South Africa threatened Tuesday to withdraw from the International Criminal Court after an outcry over the government’s refusal to detain Sudanese President Omar al-Bashir on genocide charges.
Bashir flew out of Pretoria last week after attending a meeting of the African Union despite a court order that barred his departure, sparking international criticism of President Jacob Zuma’s government.
In a heated parliamentary debate, the lead speaker for Zuma’s ruling African National Congress said South Africa would press for reforms of the ICC, accusing it of losing credibility because countries such as the United States had failed to place themselves under the control of the Hague-based organisation.
“The ANC reserves the right to raise these reform packages and if rejected we will have no alternative but to review our membership of the ICC,” said Obed Bapela, deputy minister of traditional affairs.
The opposition Democratic Alliance had accused the government of a serious breach of the constitution by allowing Bashir to leave the country.
“The Zuma government has committed a crime of allowing a wanted man to evade the law,” said Stevens Mokgalapa, the DA’s shadow minister of international relations.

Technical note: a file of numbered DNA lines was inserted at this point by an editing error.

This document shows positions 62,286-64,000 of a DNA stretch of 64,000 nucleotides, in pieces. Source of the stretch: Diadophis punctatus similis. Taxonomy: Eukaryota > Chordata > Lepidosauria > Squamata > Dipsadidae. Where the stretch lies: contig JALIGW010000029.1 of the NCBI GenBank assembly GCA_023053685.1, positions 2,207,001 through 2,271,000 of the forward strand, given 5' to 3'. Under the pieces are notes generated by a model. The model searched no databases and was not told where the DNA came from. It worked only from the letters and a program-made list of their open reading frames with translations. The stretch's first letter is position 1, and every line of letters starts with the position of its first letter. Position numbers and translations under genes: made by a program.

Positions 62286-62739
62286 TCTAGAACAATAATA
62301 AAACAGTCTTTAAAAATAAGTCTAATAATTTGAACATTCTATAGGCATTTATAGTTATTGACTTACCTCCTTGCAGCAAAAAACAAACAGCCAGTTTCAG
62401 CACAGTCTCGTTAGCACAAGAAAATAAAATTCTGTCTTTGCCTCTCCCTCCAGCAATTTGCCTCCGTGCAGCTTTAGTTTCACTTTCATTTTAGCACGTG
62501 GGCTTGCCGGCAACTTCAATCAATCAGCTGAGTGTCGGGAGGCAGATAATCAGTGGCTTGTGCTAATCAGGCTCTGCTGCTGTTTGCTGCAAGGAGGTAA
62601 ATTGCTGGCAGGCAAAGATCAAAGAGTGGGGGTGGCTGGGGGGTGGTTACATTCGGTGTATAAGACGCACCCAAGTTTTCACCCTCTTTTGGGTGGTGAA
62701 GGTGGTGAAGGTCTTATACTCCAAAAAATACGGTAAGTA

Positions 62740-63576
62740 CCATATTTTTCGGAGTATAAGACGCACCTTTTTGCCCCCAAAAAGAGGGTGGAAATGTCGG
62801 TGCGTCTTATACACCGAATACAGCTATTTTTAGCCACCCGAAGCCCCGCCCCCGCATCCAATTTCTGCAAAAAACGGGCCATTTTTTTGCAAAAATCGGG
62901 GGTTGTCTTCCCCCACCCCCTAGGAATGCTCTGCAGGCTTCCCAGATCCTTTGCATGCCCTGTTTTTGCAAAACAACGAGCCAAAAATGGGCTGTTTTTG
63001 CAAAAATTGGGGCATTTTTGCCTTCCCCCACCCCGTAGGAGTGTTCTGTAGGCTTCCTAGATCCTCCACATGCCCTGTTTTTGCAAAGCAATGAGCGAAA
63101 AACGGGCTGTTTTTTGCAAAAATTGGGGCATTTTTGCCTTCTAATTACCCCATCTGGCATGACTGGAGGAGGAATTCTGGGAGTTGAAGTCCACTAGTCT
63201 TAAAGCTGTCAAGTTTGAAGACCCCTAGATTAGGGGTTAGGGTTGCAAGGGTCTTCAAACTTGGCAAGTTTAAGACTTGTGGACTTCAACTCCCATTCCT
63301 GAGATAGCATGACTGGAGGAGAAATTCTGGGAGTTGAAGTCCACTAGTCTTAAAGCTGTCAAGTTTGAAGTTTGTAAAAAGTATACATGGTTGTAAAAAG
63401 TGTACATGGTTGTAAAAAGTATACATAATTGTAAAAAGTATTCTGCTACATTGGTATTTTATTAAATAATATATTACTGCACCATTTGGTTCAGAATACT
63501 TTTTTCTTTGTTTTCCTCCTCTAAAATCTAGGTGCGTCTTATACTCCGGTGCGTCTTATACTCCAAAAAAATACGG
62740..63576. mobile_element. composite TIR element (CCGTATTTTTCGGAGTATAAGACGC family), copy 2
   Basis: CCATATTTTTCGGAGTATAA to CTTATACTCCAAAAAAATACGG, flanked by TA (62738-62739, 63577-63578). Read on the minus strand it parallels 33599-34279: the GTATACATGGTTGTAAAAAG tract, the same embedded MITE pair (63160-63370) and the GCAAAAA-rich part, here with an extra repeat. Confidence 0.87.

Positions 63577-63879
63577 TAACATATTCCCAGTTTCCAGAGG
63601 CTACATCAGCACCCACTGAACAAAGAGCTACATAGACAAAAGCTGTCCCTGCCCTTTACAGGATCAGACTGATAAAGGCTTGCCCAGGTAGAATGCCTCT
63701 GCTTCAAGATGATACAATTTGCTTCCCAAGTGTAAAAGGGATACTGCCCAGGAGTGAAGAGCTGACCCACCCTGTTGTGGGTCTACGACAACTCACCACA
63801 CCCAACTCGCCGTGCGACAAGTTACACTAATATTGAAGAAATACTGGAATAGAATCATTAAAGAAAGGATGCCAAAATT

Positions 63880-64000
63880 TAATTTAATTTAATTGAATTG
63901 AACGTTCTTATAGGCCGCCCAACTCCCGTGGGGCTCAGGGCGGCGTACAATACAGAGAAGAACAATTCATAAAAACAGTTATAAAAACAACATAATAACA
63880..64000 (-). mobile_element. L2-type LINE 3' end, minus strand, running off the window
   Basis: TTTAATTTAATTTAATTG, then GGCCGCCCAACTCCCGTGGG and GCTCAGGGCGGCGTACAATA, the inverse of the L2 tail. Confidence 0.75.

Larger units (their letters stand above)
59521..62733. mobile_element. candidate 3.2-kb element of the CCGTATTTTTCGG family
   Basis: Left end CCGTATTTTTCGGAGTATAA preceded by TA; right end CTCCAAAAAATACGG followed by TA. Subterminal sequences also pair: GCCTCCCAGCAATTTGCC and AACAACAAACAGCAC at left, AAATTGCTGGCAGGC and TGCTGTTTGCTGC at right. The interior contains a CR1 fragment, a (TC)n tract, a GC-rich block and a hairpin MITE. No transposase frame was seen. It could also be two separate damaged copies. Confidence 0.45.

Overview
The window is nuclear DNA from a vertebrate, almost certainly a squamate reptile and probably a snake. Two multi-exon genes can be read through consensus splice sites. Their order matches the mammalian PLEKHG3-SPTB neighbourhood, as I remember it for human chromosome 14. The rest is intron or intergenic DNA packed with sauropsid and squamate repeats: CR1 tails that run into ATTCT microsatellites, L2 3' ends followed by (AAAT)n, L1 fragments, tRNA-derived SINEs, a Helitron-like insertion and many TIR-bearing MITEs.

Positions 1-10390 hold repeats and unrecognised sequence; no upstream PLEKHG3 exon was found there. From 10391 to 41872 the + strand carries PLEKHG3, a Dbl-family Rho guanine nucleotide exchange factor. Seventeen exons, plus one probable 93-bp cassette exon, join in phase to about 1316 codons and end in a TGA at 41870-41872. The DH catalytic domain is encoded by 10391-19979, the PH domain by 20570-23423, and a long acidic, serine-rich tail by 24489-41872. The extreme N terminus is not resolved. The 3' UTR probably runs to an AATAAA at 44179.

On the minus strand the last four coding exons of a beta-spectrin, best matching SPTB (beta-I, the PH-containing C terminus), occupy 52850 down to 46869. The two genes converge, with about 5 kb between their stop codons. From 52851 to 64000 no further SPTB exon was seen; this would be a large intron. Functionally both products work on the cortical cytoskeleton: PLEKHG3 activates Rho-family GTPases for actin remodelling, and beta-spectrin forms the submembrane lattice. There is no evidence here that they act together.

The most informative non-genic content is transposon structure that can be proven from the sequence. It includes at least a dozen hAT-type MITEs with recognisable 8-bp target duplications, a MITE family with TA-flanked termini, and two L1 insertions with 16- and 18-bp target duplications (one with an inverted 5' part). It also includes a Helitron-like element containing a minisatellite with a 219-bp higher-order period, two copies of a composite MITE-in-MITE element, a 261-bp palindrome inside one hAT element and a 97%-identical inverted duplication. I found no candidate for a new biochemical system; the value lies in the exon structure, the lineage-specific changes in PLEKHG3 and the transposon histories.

The South African court which called for Bashir to be prevented from leaving the country has given the government until Thursday to explain why it defied the court order.
In parliament, the ANC made its case clear, claiming that because Bashir was attending a meeting of the AU he was entitled to immunity, in the same way heads of state received immunity from arrest in the United States when they attended the United Nations general assembly.
“We are not going to use the AU as a platform to arrest leaders — that will never happen,” Bapela said, adding that international criticism of South Africa’s action showed “contempt” for the continent.
This line was supported by radical opposition lawmakers in the Economic Freedom Fighters, who usually totally oppose government positions.
They said that former US president George Bush and former British prime minister Tony Blair should be arrested for war crimes over Iraq, and that leaders of Israel — which has also not joined the ICC — should be prosecuted for offences against the Palestinians.
Bashir has evaded justice since his indictment in 2009 for alleged serious abuses in the western Sudanese region of Darfur. The conflict began in 2003 when black insurgents rose up against his Arab-dominated government, protesting they were marginalised.